"A weaver who has to direct and to interweave a great many little threads has no time to philosophize about it, rather, he is so absorbed in his work that he doesn't think, he acts: and it's nothing he can explain, he just feels how things should go."
It takes a fine hand to gather thousands of different threads and weave them in an intricate tapestry that somehow becomes a piece of art for many to admire. Some who view it will be struck by the use of color, others will marvel at the detail of the image and still others may simply appreciate the whole picture.
This too, is our job as educators, to make connections of thousands of ideas into a lesson that may be understood by a variety of individuals. Just as the tapestry will be appreciated on many different levels the students of each classroom will understand, appreciate and utilize the knowledge in a wide variety of ways.
It is our job as an educator to design lessons that will somehow strike a chord with as many students as possible within their classroom. As a teacher we must weave ourselves, our subject and our students in the fabric of learning.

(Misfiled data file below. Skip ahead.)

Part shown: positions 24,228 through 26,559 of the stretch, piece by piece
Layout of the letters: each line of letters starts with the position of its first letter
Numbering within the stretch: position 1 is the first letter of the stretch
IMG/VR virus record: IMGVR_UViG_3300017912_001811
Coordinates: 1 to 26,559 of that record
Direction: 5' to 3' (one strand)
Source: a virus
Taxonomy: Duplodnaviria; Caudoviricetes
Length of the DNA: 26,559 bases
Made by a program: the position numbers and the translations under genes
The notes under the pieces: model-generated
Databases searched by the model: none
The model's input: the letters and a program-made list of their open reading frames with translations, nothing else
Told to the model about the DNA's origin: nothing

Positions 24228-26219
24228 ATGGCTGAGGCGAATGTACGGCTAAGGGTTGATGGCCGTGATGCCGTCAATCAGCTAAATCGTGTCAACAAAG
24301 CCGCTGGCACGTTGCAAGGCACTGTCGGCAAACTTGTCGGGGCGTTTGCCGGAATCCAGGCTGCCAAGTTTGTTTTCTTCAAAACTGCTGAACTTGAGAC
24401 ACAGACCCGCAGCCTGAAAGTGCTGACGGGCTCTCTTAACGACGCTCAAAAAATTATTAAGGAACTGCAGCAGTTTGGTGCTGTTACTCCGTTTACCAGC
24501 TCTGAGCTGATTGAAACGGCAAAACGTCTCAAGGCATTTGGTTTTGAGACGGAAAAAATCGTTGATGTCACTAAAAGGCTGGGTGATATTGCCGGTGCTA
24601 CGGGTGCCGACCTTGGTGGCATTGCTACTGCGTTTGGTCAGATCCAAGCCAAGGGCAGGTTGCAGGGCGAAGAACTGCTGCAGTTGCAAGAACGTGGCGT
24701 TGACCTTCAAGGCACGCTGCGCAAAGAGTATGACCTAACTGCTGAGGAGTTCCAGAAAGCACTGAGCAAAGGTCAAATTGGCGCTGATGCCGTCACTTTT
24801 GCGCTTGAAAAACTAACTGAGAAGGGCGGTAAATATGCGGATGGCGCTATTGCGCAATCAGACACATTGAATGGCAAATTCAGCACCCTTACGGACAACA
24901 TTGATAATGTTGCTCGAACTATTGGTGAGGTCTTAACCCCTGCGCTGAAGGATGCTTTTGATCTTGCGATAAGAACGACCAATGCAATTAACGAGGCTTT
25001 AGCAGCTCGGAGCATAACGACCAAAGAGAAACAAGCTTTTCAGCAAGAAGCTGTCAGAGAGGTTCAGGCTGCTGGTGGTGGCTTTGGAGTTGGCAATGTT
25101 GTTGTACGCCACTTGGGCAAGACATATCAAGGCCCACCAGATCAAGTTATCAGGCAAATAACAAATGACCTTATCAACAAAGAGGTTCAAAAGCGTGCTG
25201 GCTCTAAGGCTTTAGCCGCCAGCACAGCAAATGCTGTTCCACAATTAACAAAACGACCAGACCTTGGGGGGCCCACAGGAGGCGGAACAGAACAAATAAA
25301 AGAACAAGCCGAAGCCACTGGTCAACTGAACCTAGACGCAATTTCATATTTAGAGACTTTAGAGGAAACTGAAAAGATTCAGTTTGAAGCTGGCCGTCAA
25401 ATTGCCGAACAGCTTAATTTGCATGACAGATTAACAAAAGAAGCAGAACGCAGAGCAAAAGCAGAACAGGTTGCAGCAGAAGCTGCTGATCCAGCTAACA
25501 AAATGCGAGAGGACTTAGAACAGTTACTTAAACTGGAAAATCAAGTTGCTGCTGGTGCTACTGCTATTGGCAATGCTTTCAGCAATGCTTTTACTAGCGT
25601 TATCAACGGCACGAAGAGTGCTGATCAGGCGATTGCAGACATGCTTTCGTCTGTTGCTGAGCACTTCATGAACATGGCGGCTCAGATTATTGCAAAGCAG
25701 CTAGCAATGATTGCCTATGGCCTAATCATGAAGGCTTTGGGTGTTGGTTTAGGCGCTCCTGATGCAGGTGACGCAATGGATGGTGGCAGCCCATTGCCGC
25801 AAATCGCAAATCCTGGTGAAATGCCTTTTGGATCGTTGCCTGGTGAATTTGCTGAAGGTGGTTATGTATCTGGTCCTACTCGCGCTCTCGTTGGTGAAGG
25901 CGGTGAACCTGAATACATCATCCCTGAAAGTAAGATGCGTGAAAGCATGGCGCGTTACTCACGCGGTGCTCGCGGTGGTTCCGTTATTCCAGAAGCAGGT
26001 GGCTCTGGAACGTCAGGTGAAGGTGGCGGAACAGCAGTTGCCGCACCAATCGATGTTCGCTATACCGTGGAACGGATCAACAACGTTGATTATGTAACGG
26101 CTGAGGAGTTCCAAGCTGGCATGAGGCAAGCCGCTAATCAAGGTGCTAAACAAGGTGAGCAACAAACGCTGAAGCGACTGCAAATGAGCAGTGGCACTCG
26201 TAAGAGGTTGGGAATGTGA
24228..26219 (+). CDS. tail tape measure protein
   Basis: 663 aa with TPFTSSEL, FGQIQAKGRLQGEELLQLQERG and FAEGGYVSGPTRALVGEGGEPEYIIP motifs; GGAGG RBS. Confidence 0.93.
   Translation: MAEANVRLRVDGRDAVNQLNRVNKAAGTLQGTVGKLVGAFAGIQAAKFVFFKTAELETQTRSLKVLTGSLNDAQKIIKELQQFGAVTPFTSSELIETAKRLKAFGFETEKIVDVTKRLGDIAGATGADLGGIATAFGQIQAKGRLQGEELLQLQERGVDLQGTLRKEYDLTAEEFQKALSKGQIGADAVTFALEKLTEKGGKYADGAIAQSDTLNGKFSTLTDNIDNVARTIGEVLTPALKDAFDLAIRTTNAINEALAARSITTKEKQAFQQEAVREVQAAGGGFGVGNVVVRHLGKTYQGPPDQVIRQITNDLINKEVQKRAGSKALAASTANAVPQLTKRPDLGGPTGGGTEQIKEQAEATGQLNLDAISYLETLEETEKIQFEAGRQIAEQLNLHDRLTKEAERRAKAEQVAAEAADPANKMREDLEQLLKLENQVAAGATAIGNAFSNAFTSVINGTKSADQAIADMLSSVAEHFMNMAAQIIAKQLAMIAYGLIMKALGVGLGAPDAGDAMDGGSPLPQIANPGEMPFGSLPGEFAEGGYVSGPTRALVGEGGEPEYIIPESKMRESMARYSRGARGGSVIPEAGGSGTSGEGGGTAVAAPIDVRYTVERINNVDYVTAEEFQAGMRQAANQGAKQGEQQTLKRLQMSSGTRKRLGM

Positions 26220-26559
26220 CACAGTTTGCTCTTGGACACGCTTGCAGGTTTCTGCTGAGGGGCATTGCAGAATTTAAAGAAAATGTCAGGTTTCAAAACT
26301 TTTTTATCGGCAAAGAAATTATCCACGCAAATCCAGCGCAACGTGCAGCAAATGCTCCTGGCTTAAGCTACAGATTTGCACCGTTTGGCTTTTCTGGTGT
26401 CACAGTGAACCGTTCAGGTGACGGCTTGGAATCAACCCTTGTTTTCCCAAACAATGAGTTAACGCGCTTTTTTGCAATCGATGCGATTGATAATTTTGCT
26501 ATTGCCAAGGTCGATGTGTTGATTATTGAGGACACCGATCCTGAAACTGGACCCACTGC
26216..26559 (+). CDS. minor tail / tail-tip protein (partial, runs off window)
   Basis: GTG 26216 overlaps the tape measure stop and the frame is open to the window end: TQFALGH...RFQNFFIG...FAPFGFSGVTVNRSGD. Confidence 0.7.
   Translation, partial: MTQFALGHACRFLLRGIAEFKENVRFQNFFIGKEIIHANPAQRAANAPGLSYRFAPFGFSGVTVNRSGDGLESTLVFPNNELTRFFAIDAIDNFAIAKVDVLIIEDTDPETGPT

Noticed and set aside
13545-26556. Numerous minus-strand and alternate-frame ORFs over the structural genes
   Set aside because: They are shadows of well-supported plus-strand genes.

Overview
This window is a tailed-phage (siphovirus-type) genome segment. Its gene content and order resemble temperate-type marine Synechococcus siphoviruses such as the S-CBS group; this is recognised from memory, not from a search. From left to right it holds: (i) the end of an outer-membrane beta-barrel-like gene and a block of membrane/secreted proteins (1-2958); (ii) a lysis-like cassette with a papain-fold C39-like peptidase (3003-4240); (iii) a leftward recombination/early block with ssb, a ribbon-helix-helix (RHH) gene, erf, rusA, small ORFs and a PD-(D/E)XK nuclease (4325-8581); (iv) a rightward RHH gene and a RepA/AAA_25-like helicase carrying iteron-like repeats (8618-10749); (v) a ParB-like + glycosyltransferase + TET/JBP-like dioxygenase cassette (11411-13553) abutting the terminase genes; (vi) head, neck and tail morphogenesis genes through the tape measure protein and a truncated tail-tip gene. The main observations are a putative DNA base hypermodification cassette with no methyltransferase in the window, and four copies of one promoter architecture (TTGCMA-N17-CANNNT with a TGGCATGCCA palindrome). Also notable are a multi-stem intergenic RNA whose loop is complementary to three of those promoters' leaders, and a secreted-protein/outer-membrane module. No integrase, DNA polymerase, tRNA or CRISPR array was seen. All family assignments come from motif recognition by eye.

Our capabilities are maximized as we create great understanding through connectedness. We must be able to take grand complex ideas and bring focus to the threads that we weave together within the image. But, we are also capable of taking what may seem like piles of unrelated ideas and manipulate them in to a single intricate coherent thought.
As educators we must utilize a variety of tools in order to complete this process: Socratic dialogues, collaborative problem solving, lecture, multi-media and technology. However, the connectedness does not flow out of these methods but instead it flows out of the zeal, passion and heart that we as educators demonstrate in the process.
Good teachers become part of the fabric of the community of learning, joining both students and subject into a culture of learning within their classroom.